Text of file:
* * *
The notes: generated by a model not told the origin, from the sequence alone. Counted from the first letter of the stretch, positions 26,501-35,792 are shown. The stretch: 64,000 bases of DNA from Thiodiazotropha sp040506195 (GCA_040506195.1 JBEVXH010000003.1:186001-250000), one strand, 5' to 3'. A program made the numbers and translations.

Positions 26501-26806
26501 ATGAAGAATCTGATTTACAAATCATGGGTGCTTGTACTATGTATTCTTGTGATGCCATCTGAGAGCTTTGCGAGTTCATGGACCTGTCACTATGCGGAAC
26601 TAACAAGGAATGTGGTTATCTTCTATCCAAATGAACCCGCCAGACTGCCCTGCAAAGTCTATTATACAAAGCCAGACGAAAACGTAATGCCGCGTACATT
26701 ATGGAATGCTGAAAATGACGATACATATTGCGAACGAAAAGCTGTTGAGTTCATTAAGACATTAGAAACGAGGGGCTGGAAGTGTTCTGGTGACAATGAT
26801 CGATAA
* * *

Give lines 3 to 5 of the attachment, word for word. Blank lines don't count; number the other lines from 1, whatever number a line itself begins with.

26501 ATGAAGAATCTGATTTACAAATCATGGGTGCTTGTACTATGTATTCTTGTGATGCCATCTGAGAGCTTTGCGAGTTCATGGACCTGTCACTATGCGGAAC
26601 TAACAAGGAATGTGGTTATCTTCTATCCAAATGAACCCGCCAGACTGCCCTGCAAAGTCTATTATACAAAGCCAGACGAAAACGTAATGCCGCGTACATT
26701 ATGGAATGCTGAAAATGACGATACATATTGCGAACGAAAAGCTGTTGAGTTCATTAAGACATTAGAAACGAGGGGCTGGAAGTGTTCTGGTGACAATGAT